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House of Mercy suite improved for volunteers

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Shelly Birkelo
October 3, 2013

JANESVILLE—House of Mercy overnight volunteer Ann Pikalek said improvements to the homeless center have created “a warmer, homier feeling."

The five-year volunteer from Clinton also said new quarters for overnight volunteers, which were moved from the front of the building to the back, are quieter and better for sleeping.

The suite has a spacious, handicapped-accessible private bathroom with a shower and a separate thermostat to control heat and air conditioning.

More than half a dozen local companies donated supplies and time to make improvements worth "well into six figures," said Erin Loveland, operations coordinator.

The suite includes two twin beds, plus a TV and camera that monitors several areas of the 25-bed homeless center, which is located at 320 Lincoln St. and provides short-term housing for single women and families in addition to support services by partner agencies.

Volunteers also have access to a break room with a refrigerator and microwave, she said.

The improvements couldn't come at a better time, Loveland said, because the number of volunteers is down.

“We have a special need for overnight volunteers; that's where we're struggling the most,” she said.

The shelter has 25 to 30 overnight volunteers.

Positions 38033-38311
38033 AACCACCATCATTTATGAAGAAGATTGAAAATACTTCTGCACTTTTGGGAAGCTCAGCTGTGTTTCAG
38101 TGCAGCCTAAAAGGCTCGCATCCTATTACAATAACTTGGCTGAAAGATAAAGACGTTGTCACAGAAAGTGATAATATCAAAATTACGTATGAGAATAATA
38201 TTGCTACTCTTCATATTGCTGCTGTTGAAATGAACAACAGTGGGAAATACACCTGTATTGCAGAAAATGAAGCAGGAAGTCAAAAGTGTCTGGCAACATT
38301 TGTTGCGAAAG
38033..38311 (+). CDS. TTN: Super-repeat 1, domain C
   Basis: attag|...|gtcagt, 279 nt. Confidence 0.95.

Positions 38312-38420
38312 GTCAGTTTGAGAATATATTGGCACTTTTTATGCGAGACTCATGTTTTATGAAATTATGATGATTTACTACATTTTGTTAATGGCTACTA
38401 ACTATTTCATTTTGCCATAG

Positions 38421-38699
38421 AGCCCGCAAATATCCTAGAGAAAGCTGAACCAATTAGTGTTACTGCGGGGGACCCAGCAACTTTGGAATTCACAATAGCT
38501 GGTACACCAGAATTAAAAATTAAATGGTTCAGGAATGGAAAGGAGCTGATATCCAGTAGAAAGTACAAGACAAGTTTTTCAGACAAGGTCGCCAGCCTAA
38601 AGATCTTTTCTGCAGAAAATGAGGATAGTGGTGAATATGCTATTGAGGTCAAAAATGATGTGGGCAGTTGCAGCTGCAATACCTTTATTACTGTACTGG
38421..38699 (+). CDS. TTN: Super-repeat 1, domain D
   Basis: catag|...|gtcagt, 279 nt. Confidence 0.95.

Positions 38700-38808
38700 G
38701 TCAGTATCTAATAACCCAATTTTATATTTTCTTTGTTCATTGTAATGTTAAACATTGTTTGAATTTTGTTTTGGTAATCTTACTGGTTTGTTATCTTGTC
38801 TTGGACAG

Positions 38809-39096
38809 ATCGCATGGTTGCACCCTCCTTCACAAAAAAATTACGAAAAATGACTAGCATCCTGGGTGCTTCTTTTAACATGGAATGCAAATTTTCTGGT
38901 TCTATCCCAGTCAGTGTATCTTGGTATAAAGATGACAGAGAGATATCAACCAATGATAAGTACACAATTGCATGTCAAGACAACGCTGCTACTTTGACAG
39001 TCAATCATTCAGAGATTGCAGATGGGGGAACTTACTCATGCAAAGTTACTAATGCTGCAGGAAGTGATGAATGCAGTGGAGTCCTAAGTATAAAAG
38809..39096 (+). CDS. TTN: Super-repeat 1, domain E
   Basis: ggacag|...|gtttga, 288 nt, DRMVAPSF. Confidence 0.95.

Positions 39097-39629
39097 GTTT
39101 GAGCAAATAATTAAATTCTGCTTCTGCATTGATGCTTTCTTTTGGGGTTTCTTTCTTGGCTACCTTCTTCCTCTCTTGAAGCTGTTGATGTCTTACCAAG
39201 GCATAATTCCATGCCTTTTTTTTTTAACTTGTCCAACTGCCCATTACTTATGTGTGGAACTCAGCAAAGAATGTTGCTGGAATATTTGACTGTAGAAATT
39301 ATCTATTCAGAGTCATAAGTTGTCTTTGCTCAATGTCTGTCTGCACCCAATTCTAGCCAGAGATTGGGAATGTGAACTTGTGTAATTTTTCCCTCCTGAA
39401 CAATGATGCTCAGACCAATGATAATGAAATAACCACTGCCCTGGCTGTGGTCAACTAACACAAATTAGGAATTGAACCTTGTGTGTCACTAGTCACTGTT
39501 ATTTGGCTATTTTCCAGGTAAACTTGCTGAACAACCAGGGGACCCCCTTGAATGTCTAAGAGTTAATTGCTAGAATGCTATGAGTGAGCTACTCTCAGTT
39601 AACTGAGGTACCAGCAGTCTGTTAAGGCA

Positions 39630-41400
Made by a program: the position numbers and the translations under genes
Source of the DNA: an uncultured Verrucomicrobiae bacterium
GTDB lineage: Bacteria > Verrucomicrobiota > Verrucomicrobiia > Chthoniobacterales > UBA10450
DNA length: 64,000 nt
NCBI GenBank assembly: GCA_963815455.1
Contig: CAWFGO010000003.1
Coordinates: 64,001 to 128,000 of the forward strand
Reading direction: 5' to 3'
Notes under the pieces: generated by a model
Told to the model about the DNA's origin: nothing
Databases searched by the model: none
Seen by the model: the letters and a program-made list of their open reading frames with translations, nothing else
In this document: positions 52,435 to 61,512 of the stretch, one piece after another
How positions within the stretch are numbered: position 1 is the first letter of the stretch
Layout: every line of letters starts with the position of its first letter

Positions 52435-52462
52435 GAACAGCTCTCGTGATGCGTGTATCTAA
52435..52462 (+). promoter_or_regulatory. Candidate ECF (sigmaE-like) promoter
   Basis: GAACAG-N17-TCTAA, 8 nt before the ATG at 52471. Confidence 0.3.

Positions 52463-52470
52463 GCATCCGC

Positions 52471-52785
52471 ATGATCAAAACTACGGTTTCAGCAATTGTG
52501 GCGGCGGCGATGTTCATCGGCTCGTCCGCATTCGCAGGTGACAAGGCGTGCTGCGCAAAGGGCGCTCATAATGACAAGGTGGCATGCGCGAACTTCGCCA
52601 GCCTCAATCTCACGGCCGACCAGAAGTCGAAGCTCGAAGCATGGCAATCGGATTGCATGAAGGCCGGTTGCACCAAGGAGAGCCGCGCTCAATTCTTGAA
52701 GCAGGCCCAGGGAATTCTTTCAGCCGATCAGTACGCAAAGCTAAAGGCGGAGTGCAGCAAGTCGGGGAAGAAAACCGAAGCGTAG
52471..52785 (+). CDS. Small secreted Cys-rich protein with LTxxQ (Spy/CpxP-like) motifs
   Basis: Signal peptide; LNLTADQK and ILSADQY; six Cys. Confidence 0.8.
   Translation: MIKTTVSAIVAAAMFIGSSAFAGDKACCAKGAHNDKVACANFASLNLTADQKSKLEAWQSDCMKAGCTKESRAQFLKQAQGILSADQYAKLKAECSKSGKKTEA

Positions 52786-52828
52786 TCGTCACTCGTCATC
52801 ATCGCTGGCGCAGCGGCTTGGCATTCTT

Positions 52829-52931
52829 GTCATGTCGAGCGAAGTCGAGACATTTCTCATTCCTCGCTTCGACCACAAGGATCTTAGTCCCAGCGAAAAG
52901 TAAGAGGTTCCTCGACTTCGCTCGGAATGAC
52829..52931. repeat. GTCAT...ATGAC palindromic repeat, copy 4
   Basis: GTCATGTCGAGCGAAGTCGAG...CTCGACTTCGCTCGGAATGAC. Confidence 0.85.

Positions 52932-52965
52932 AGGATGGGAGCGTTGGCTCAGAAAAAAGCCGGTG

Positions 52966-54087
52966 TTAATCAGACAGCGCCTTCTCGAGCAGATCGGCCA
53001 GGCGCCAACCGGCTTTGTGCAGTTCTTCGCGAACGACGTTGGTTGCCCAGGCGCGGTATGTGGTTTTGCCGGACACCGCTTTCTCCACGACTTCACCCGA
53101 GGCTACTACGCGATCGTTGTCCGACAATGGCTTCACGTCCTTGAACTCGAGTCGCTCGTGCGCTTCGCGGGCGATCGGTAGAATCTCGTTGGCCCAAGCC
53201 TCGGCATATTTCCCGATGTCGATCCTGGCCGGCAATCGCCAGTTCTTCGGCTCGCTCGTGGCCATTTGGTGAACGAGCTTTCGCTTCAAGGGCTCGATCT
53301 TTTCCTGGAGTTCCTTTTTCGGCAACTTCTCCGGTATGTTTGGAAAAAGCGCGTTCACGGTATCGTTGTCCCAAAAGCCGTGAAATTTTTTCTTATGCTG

“Ideally, we would like to have at least 45 to 50 in case somebody is sick or needs time off,” Loveland said.

Overnight shifts are 7 p.m. to 7 a.m. Sunday through Thursday and 7 p.m. to 8 a.m. Friday and Saturday.

Volunteers are responsible for locking doors at 10 p.m., locking up medications, posting a chore list, stripping beds in the morning, being available for emergencies and letting in residents who work late.

Loveland hopes the improvements, which were completed Aug. 30, will help attract  new volunteers, Loveland said.

The number of volunteers is down, she said, because many who were unemployed during the recession have gone back to work.

Volunteers donate a total of between 7,000 and 8,000 hours each year. Those hours peaked at 9,600 in 2012, and at least half were accumulated by overnight volunteers, Loveland said.

 “We want the volunteers to know we appreciate them enough to enhance their feeling of security. We really value their time and want to make them comfortable, as well,” she said.

Mercy Health System opened House of Mercy in August 1996 to fill the need for  emergency shelter for the homeless in the area.

The center also offers a parenting group, child care and monthly cooking classes.

Between August 1996 and December 2011, House of Mercy provided shelter and support to nearly 5,000 people. More than half were children.

House of Mercy is typically filled to capacity and has a waiting list, Loveland said.



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